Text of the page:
Euro 2016: Brilliance and Frustration as Knockout Rounds Begin

Portugal star Cristiano Ronaldo.
Cristiano Ronaldo, Portugal captain, at Stade Bollaert-Delelis, Lens, on Saturday. Ronaldo helped Portugal into the quarterfinals of Euro 2016 with a victory over Croatia. Lee Smith/Reuters

Scenes of Welsh joy, Croatian misery and a goal to be remembered forever.

The Euro 2016 knockout rounds began on Saturday, and there was brilliance, in the form of Xherdan Shaqiri's overhead kick, and frustration, as Portugal narrowly overcame Croatia in Lens.

What else did we learn? Newsweek reaches some conclusions:

Wales can go further than anyone predicted

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This tournament has set up perfectly for the Welsh—tight and controlled as the football has been, individual talents have often decided games. On Saturday, against a game but ultimately limited Northern Ireland, Wales unwrapped Gareth Bale at the key moment.

The Real Madrid winger's cross was undefendable; Gareth McAuley did about as well as he could to turn the ball into his own net, and holding out was relatively easy for Wales thereafter.

The question, now, is how far can Wales go? The answer will probably depend on Bale and the ability of an occasionally dour Belgium team to rise to the occasion of a major championship quarterfinal.

Were this a 16-team tournament—say the 2008 version, the highest-quality Euros of modern times—Wales would surely have been shot out of the exit door at the group stage, or even in qualifying. As it is, Euro 2016 has turned out in such a quixotic manner that it looks like Belgium, Croatia and then the final. Strange, wonderful days indeed.

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Wales' Gareth Bale and Aaron Ramsey celebrate after Gareth McAuley scores. Stephane Mahe/Reuters

Granit Xhaka shows poise, promise and fragility

When Switzerland remembered it was playing a major tournament knockout game in the second half against Poland, it was not its captain that dragged the team along as you might expect.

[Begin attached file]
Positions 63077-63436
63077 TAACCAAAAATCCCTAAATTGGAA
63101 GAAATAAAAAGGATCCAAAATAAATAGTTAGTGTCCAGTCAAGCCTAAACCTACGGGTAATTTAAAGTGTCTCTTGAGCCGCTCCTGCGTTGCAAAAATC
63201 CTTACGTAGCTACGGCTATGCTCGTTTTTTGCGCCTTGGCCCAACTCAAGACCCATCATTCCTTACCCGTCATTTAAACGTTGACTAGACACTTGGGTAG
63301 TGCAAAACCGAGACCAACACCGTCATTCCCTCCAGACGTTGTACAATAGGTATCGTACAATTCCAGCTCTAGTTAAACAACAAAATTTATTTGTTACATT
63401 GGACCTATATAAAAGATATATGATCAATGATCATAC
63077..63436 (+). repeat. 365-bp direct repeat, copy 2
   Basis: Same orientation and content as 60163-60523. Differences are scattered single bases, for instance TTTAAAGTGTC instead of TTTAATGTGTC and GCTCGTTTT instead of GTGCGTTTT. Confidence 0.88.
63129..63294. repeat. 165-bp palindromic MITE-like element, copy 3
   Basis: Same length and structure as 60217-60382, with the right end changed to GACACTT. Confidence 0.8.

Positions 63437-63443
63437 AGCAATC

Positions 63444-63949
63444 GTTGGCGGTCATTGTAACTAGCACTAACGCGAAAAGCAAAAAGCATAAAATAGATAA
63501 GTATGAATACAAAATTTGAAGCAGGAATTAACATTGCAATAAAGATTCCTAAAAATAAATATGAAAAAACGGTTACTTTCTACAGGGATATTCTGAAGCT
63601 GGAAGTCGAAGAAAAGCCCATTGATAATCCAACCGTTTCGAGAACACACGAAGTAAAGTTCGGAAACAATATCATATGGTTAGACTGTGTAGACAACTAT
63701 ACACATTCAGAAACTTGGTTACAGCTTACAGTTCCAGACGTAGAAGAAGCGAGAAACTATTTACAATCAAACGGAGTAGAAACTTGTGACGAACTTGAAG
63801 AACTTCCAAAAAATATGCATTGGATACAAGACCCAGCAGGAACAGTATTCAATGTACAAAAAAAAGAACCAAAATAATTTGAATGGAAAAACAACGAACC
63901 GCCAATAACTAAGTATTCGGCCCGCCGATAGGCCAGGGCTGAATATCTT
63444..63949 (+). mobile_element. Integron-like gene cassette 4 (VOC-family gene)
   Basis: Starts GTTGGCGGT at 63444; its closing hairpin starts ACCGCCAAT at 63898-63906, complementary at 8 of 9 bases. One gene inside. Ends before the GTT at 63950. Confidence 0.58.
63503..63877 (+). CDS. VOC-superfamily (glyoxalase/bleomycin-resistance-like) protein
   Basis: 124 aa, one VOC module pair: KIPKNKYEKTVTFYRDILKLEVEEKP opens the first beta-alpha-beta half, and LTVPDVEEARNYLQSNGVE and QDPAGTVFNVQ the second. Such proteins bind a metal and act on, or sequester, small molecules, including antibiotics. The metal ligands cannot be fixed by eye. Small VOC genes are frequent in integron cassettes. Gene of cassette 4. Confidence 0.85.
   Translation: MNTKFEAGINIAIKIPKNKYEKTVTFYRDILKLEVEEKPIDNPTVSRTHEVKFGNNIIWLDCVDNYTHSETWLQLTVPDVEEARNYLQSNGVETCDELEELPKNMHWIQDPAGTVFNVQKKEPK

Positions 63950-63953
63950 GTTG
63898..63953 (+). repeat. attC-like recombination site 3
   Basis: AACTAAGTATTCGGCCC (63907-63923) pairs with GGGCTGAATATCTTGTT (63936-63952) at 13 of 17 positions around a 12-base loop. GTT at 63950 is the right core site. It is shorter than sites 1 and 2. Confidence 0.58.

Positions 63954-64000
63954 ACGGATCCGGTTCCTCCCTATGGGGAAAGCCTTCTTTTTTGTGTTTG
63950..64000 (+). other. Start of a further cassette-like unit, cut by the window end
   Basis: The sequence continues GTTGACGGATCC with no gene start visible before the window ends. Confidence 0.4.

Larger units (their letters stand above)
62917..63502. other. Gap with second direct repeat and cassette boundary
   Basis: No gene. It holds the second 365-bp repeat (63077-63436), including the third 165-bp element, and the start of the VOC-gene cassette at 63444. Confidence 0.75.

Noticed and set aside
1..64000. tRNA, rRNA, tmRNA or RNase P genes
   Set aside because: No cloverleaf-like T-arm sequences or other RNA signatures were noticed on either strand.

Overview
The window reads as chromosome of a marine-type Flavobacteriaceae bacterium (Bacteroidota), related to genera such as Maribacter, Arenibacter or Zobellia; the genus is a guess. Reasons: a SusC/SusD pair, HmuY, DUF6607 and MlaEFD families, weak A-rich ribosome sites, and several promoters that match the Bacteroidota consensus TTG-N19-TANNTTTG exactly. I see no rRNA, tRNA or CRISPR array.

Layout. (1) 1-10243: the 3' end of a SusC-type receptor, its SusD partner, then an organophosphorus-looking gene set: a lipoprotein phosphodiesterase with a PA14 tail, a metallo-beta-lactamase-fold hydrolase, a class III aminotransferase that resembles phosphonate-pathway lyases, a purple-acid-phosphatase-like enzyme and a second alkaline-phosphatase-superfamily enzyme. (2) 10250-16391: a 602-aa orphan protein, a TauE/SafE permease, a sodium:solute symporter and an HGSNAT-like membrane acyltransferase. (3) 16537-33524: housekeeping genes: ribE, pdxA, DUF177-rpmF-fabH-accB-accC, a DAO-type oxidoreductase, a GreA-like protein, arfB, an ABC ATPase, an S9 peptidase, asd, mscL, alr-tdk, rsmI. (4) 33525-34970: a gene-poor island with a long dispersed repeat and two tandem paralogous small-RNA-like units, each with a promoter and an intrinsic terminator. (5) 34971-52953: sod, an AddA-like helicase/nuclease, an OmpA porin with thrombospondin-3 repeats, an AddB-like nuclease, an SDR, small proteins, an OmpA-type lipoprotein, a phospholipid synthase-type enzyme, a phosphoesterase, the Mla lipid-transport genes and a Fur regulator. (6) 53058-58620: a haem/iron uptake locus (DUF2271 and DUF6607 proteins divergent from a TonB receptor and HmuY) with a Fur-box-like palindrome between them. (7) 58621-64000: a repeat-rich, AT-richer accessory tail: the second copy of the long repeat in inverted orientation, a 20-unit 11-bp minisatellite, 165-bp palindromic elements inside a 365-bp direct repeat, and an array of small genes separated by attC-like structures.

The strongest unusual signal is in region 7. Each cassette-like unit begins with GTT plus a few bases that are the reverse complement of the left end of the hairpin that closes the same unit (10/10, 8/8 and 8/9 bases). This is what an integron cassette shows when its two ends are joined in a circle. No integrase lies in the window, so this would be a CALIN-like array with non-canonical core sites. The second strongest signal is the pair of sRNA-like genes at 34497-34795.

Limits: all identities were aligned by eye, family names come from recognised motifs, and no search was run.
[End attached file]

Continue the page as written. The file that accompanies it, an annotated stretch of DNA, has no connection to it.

Xhaka, the metronome on whom all Arsenal-tinted glasses have been focused in this tournament, was less prominent than Xherdan Shaqiri, the Stoke City winger—odd, in a way, considering Shaqiri is the player sometimes accused of flakiness.

It was Shaqiri who scored Switzerland's fabulous equalizer; Xhaka who missed a penalty in the shootout; Shaqiri who scored his though by then it was too late, the game in Polish hands. Xhaka was good, though Arsene Wenger will hope to make him better next season. That will include stamping his influence on big games at decisive moments, as he failed to do here.

Life with and without Cristiano Ronaldo for Portugal

So great is the influence of 'Cris' that you might think, at points, the Portugal team is composed of one man and ten stooges made from cardboard.

Not against Croatia, though. Portugal was by no means sparkling, but the way in which it nullified the favorites' attack and then attacked itself as a team was far better than anything it had produced so far in the tournament, even in the wild 3-3 draw with Hungary in the final group game.

It did so by packing the midfield and, ironically, starving Ronaldo of service for the majority of the game. Only in extra time did its leader come to life, with a header that was saved and then turned in by Ricardo Quaresma.

Portugal has appeared desperate to feed Ronaldo so far, and Ronaldo desperate to feed off his own work. The symbiosis displayed against Croatia worked much better.

Where are all the goals?

The group stages of Euro 2016 were dour and defensive because, well, where was the need to attack when three points and a positive goal difference could almost guarantee qualification.

The knockout stages, so far, have been dour and defensive because the stakes are suddenly so high—extreme tension contrasted with extreme slackness.

Of Saturday's games, only the second half of Switzerland against Poland provided a modicum of entertainment. Portugal and Croatia should have been pleasing, but the latter's caution having just beaten Spain combined with Portugal's spoiling marred the contest.

Extra-time and penalties, of course, provide a lifeline for defensive teams in knockout rounds that can stifle a game. There is probably no way around that —but it does not make watching any more pleasant.

Euro 2016: Brilliance and Frustration as Knockout Rounds Begin | Sports